Design and Implementation of Cognitive Radio Sensor Network for Emergency Communication Using Discrete Wavelet Packet Transform Technique

  • Mariappan RamasamyEmail author
  • Rama Subramanian M.
Conference paper
Part of the Lecture Notes in Computer Science book series (LNCS, volume 11319)


The Cognitive Radio network is one of the challenging field, where researchers are working to utilize the underutilized spectrum bands for the needful and emergency purposes. This paper proposes one such possible solution to design Cognitive Radio network with Universal Software Radio Peripheral (USRP) based Software Defined Radio (SDR). It explores the efficient implementation of Software Defined Radio (SDR) to sense and detect white spaces in the spectrum for the use of emergency communication during disaster using Discrete Wavelet Packet Transform (DWPT). The SDR testbed setup was simulated using MATLAB and observed its performance parameters and it performs better in terms of detected Power level, SNR and detection accuracy. The simulation results prove that this new devised approach has zero interference to the primary user frequency bands and hence not affecting the existing users. Hence, this paper concludes the Proof- of-Concept proposed with improved Quality of Service (QoS).


Cognitive radio Emergency communications Software defined radio (SDR) 


  1. 1.
    IEEE Standard Definitions and Concepts for Dynamic Spectrum Access: Terminology Relating to Emerging Wireless Networks, System Functionality, and Spectrum Management, IEEE Std. 1900.1-2008, September 2008Google Scholar
  2. 2.
    Mitola III, J.: Cognitive radio: an integrated agent architecture for software defined radio. Ph.D. dissertation, Royal Institute of Technology, Stockholm, Sweden, May 2000Google Scholar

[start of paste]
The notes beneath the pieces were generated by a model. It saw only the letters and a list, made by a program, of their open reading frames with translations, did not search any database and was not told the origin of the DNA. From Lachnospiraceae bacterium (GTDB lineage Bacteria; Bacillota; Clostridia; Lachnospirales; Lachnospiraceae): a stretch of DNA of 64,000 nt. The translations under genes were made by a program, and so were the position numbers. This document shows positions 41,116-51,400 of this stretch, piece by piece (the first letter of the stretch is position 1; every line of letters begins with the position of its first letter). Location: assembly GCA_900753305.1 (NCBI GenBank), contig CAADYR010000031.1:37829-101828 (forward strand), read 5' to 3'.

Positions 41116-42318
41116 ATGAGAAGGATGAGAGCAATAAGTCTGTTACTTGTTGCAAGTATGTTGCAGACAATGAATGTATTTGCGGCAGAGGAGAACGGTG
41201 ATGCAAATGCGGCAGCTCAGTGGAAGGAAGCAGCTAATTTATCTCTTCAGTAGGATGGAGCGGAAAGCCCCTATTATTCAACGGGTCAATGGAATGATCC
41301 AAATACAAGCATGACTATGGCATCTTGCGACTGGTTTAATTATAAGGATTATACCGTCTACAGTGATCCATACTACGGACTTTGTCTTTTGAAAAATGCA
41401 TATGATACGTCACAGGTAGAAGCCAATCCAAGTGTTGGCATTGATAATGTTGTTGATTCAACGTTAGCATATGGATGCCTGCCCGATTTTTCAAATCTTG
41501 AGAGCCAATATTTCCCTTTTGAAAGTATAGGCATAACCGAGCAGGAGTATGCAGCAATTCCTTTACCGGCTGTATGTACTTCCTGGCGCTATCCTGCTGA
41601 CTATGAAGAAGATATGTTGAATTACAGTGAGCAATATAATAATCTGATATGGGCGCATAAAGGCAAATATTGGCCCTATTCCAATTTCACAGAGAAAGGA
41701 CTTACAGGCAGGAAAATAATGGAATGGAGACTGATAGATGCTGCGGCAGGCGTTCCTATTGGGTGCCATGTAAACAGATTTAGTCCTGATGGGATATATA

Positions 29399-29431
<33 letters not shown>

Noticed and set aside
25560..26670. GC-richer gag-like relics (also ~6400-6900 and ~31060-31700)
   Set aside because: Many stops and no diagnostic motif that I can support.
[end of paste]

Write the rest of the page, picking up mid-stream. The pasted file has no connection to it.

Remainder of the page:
3. 3.
    Haykin, S.: Cognitive radio: brain-empowered wireless communications. IEEE J. Sel. Areas Commun. 23(2), 201–220 (2005)CrossRefGoogle Scholar
  4. 4.
    Haykin, S.: Cognitive Radio. IEEE J. Sel. Areas Commn. 23, 201–220 (2005)CrossRefGoogle Scholar
  5. 5.
    Vo, Q.D., Choi, J.-P., Chang, H.M., Lee, W.C.: Green perspective cognitive radio-based M2 M communications for smart meters. In: Proceedings of International Conference on Information and Communication Technology Convergence (ICTC), pp. 382–383, November 2010Google Scholar
  6. 6.
    Ko, C.-H., Huang, D.H., Wu, S.-H.: Cooperative spectrum sensing in TV white spaces: when cognitive radio meets cloud. In: Proceedings of IEEE Conference on Computer Communications Workshops (INFOCOM WKSHPS), pp. 672–677, April 2011Google Scholar
  7. 7.
    Ge, F., et al.: Cognitive radio rides on the cloud. In: Proceedings of IEEE Military Communications Conference MILCOM, October– November 2010, pp. 1448–1453 (2010)Google Scholar
  8. 8.
    Abdulsattar, M.A., Hussein, Z.A.: Energy detection technique for spectrum sensing in cognitive radio: a survey. IJCNC 4, 223 (2012)CrossRefGoogle Scholar
  9. 9.
    Rawat, D.B., Yan, G.: Spectrum sensing methods and dynamic spectrum sharing in cognitive radio networks: a survey. IJRRWSN 1(1), 1–3 (2011)Google Scholar
  10. 10.
    Jiang, Z.-L., Zhang, Q.-Y., Wang, Y., Shang, X.-Q.: Wavelet packet entropy based spectrum sensing in cognitive radio. In: IEEE 3rd ICCSN, Italy, pp. 121–125 (2011)Google Scholar

Copyright information

© Springer Nature Switzerland AG 2019

Authors and Affiliations

  1. 1.Electronics and Communication EngineeringSri Venkateswara College of EngineeringTirupatiIndia
  2. 2.Madras Institute of TechnologyChennaiIndia

Personalised recommendations